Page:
The following is an interview with Benjamin Jayne, Laboratory Operations Manager at Inari Agriculture in Cambridge, Massachusetts.

Tell me a little bit about what events or business goals led Inari to using the Conviron growth chambers?

Benjamin: Early on, we leased greenhouse space from Harvard University. It was a modestly sized greenhouse, but it gave us the opportunity to grow plants to maturity because we were harvesting the power of the sun. Part of that lease agreement included six reach-in Conviron chambers. Even though they were older pieces of equipment, they were absolutely the best we had worked with. They provided the flexibility we needed to grow a variety of plants in various stages of growth. The greenhouse wasn’t optimal because it was east facing. Even in the summer the light was blocked by the center wall for a period of time each afternoon. Those Conviron chambers had the movable light ballasts, and you can fit a lot of little pots into a space that large. And because you could control the environmental conditions so precisely, it was really ideal for the number and type of experiments we were doing.

As Inari grew and we expanded to Indiana, to be closer to our customers, we no longer needed the greenhouse in Cambridge. However, Conviron really remained part of our permanent ecosystem.

The beauty of Conviron is in its very precise environmental controls. In our testing, they were rarely out of our setpoints by more than half a degree Celsius.

Inari’s Path to Controlled Growth

The founders of Inari set out to “transform the global food system.” The biotech company with facilities in Cambridge, Massachusetts, West Lafayette, Indiana, and Ghent, Belgium, focuses primarily on seed design in an effort to increase yield, limit water and nitrogen required and decrease the price of seed for farmers. The main goal is to transform the global food system by developing step-change products that lead to more productive acres and a more sustainable future for the food system.

Conviron plant growth chambers have played an integral role in the company’s innovation efforts at it’s US facilities. This includes two PGC-FLEX chambers installed at the Cambridge R&D facility in 2019 and seven walk-in chambers at the West Lafayette production site.

Here, Benjamin Jayne, Lab & Site Manager at the Cambridge location, shares how Inari has grown since its founding in 2016, and the key enabling technologies behind the company’s success.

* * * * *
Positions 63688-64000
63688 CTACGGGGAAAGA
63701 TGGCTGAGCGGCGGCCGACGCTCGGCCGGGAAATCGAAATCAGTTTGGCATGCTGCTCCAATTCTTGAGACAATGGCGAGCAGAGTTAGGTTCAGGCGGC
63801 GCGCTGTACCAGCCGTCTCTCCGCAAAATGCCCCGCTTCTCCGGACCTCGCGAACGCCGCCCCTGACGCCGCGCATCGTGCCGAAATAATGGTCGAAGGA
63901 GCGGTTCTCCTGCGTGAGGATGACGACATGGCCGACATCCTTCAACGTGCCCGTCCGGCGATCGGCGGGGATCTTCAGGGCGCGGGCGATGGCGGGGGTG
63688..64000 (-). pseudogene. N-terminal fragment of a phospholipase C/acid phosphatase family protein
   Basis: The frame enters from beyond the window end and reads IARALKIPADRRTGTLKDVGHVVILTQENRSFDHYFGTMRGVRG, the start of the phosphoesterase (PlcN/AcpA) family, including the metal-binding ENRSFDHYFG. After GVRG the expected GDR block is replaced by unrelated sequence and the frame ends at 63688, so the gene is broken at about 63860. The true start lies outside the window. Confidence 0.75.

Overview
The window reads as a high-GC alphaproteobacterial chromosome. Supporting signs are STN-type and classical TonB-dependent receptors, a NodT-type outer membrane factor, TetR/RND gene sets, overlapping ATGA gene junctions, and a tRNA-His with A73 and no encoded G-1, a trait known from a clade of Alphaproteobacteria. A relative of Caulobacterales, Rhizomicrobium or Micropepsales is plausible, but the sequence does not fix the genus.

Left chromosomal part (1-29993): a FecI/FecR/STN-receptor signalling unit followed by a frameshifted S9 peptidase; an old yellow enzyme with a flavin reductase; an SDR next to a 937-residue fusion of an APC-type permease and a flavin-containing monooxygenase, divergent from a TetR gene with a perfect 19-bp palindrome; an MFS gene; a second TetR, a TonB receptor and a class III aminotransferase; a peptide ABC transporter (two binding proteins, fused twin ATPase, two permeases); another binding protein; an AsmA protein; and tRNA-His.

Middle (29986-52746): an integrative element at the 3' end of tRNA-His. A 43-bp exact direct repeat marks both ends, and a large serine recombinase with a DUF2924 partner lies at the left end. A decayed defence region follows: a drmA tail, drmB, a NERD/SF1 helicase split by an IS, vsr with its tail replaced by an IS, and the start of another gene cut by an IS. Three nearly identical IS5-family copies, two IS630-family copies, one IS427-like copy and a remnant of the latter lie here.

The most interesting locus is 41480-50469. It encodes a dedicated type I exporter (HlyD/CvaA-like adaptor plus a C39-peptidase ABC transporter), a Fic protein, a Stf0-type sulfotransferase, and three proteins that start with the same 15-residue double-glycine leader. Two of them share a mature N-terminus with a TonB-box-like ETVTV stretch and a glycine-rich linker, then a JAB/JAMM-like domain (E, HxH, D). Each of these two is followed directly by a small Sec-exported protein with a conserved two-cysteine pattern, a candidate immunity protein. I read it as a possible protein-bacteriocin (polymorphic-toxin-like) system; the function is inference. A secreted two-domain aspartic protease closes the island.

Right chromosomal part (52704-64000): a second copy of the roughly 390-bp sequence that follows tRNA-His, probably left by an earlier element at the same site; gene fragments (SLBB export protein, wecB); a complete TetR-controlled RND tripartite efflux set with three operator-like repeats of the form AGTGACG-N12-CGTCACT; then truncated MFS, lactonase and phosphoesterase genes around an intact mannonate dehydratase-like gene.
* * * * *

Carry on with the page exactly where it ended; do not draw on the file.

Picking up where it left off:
Can you tell me a little bit about some of the projects you’ve been working on and how the chambers fit into them?

Benjamin: The most important thing is the diversity of conditions we were afforded by having multiple chambers for our use. One of our early projects was working with wheat. Of the three crops we focus on, it is the most unique. It likes temperatures that are cooler than what corn and soybeans like. We might want to grow corn at 28 degrees Celsius. That’s way too warm for wheat. Wheat is going to be between 15-20 degrees. It’s really difficult when you have a wide open space like a greenhouse or a very large grow room to cultivate two different crops optimally. The beauty of Conviron is in its very precise environmental controls. In our testing, they were rarely out of our setpoints by more than half a degree Celsius. It’s robust equipment that’s dependable and fairly intuitive. We could set it up for what we wanted to do and sort of walk away from it.

Inari Team in Laboratory

You mentioned that you’ve expanded into Indiana. How are you using the chambers in that facility?

Benjamin: Our West Lafayette facility was formerly used by a large ag/biotech company and was well aligned with our needs. It features a regulatory-approved greenhouse controlled by an Argus system. The lab spaces also had a number of large walk-in Conviron chambers, which are primarily used for tissue culture. I recently spoke with our science technology group, and they have ordered three more large walk-in Conviron chambers. So it’s equipment that we recognize as the gold standard in controlled-environment plant growth, and we don’t want to look back.

What’s significant about the type of work going on at Inari?

Benjamin: Inari is on the cusp of something important, which is our ability to make multiple, targeted edits of a plant’s genome to deliver benefits to farmers, consumers and the environment. Our technology is enabled by artificial intelligence, which creates a deep understanding of the genome, then our powerful combination of gene editing tools is used to make the desired changes. Inari is unique in that ability to make multiple edits to the plant at the same time.

We also leverage a unique mix of disciplines and people, combining deep experience within our own sector with high level expertise from across science and technology — from biology to physics to agronomy to computer science — to expand our capacity for innovation.